The threshold for being overweight or obese has been lowered in India, as people of South Asian origin are more likely than white people to develop obesity-related conditions such as Type 2 diabetes and heart disease.
Indian health experts have also called for the threshold point to be lowered for all South Asian people across the world, including in the UK.
Global obesity measurements
Standards used around the world to tell when someone is overweight or obese are based on data from white people. These state that people with a body mass index (BMI) of 25 or more are overweight and obese if it goes above 30. BMI is calculated using weight and height.
In India those limits have been lowered to 23 for being overweight and 25 for being obese, to reflect the risks for their own population. They also have lower thresholds for waist circumference measurements.
The move has led to an extra 70 million people being re-classified as overweight or obese. This means that doctors in India are encouraged to intervene earlier, sometimes with drugs or surgery.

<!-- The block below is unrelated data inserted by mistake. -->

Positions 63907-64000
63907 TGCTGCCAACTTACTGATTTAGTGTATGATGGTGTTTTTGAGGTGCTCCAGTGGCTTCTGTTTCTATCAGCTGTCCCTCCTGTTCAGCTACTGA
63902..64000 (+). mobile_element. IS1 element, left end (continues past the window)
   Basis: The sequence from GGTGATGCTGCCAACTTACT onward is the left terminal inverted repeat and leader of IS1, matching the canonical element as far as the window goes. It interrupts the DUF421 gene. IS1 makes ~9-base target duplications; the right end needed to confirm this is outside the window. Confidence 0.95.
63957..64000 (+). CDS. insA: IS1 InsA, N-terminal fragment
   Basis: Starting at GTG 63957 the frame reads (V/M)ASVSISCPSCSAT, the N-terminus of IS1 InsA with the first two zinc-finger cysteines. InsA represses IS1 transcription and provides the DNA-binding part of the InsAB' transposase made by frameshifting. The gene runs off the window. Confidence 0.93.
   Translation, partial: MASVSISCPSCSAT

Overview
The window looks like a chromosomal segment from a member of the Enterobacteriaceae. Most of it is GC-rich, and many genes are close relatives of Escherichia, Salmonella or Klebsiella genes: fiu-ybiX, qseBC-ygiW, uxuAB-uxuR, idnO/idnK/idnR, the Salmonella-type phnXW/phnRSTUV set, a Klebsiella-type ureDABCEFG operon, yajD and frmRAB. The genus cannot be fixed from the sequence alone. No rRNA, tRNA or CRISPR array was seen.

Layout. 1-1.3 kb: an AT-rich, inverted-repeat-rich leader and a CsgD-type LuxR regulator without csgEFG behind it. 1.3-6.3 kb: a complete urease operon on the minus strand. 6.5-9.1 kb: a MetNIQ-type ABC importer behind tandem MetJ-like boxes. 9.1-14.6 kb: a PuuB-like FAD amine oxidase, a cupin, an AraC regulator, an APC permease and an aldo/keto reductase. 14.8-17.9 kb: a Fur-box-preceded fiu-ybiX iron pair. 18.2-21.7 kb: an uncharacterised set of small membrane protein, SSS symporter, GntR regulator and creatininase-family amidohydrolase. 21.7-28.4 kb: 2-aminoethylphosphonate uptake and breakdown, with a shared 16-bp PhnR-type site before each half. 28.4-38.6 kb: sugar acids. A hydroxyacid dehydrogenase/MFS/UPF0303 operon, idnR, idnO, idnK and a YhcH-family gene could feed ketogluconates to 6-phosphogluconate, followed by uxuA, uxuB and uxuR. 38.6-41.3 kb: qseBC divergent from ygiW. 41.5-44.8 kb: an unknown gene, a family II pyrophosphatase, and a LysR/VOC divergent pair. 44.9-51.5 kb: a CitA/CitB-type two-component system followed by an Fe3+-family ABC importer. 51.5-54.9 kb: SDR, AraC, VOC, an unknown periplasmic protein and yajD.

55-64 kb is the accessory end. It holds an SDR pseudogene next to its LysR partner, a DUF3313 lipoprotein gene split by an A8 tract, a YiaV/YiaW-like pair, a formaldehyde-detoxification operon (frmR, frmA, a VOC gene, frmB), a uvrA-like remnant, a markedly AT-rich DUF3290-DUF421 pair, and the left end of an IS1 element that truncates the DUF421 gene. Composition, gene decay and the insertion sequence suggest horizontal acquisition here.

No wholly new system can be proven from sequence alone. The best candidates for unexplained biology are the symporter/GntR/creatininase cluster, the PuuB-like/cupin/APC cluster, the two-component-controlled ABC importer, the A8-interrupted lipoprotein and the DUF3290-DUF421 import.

New methods need to be examined
“We know that Type 2 diabetes, which is linked to being overweight, is up to six times more common in South Asian people than the white population," said Pav Kalsi, Care Advisor at Diabetes UK.
“South Asian people make up four per cent of the total UK population and an estimated eight per cent of people with diabetes. It is crucial we examine new methods of identifying South Asian people who are at increased risk of developing Type 2 diabetes and Diabetes UK welcomes any developments in this area.
“It will be interesting to see how effectively the new BMI cut-off points for South Asian people in India pinpoint those at increased risk of obesity-related conditions such as Type 2 diabetes.”